Today’s post is part of a series of posts profiling sciency video games. These are educational games, most available for free online, that can really help you gain a deeper understanding of science. Click here to find out more about this series.
* * *If you have not yet played Threes or the conceptually similar 2048, turn back now. These games are highly addictive! However, if it’s already too late for you, then maybe you should try Fe . It functions much like 2048, but instead of adding numbered tiles together, you “fuse” atomic nuclei in the heart of a star.
In 2048, the game progresses thusly: 2 + 2 = 4, 4 + 4 = 8, 8 + 8 = 16, etc. That’s fairly easy to understand, but in Fe  things get more interesting. Hydrogen + hydrogen = deuterium (or deuteron as it’s called in this game). Deuterium + hydrogen = helium 3. Helium 3 + hydrogen = helium 4. Helium 4 + helium 4 + helium 4 = carbon 12. What could be simpler?What excites me about this game is that, even though it’s frustrating at first, eventually you start to see patterns. You start to learn which combinations of atoms work and which ones do not. After checking with Wikipedia, I discovered that the knowledge I acquired from this game is fairly close to reality.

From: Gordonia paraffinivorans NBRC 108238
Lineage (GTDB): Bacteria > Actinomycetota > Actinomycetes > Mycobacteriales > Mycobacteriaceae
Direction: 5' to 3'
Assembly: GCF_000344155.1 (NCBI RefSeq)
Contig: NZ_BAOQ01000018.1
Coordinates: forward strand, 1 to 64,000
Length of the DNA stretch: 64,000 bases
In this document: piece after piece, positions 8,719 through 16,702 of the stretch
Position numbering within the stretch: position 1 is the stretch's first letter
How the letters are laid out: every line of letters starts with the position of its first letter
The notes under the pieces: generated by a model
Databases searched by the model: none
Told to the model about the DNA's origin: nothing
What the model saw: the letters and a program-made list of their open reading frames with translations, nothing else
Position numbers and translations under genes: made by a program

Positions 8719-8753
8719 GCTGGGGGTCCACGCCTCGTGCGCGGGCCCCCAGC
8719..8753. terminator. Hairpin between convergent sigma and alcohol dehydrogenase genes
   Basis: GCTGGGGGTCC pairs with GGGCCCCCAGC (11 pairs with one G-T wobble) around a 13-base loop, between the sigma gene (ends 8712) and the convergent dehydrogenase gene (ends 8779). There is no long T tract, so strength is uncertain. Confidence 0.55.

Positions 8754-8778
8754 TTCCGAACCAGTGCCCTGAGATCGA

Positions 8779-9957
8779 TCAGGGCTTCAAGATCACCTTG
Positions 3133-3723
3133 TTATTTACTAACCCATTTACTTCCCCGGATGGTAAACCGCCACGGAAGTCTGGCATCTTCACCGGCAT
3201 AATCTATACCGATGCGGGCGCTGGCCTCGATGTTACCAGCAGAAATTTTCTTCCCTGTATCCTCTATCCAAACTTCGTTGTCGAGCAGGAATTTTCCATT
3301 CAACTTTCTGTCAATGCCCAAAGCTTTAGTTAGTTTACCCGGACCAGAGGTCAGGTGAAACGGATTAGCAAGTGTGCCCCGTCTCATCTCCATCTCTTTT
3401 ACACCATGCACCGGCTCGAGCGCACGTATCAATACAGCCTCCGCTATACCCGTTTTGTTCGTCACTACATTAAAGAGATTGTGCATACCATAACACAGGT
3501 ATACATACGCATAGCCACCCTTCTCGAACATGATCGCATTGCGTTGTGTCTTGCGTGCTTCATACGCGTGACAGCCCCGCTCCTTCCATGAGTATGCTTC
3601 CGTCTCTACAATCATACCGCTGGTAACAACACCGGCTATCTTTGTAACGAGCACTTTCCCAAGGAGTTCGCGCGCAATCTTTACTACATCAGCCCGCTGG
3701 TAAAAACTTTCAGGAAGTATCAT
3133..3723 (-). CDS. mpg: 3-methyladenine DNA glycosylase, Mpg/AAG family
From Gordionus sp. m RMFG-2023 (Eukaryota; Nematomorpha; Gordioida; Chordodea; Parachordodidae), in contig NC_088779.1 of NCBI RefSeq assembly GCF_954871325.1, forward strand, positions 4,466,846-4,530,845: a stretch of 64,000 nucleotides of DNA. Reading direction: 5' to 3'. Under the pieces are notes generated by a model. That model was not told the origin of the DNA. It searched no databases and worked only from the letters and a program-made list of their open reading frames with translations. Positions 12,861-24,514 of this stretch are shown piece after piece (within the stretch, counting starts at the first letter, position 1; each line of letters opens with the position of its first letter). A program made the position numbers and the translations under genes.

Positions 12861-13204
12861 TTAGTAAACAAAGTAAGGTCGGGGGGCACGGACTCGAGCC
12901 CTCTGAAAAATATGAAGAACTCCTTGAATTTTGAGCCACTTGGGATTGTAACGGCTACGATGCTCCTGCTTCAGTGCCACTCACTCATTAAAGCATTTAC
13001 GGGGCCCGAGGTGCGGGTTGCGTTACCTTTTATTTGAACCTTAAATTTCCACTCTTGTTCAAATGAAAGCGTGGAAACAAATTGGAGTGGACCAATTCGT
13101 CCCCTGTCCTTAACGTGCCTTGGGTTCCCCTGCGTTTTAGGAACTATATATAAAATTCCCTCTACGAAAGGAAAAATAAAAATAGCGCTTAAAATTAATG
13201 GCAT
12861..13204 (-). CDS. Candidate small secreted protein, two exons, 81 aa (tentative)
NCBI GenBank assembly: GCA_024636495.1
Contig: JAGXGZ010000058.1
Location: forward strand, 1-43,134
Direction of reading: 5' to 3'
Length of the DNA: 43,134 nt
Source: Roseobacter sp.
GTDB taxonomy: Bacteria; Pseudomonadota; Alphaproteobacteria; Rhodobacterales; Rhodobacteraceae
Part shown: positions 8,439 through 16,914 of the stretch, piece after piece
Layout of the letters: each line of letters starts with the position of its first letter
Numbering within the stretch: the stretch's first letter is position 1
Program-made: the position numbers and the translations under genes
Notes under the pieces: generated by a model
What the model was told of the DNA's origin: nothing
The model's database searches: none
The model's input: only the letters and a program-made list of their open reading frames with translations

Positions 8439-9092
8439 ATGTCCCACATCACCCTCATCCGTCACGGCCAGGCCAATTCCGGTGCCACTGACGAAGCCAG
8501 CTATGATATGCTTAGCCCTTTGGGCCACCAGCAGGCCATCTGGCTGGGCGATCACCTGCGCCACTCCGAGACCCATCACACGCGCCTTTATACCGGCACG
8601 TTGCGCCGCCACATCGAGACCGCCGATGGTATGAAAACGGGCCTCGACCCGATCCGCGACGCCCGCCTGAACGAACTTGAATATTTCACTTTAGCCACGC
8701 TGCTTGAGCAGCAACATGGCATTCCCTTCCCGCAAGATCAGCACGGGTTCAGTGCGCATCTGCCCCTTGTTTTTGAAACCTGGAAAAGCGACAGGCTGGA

So if you write science fiction or have more than a passing interest in science, I recommend giving this game a try. It might help you learn something about what really goes on inside stars. Best of all, the game is free!
Click here to start playing Fe .
P.S.: In addition to teaching me a little nuclear physics, Fe  has also taught me to hate beryllium 7. I keep making it by mistake, though I don’t hate it nearly as much as magnesium 24. Accidentally creating magnesium 24 is the worst!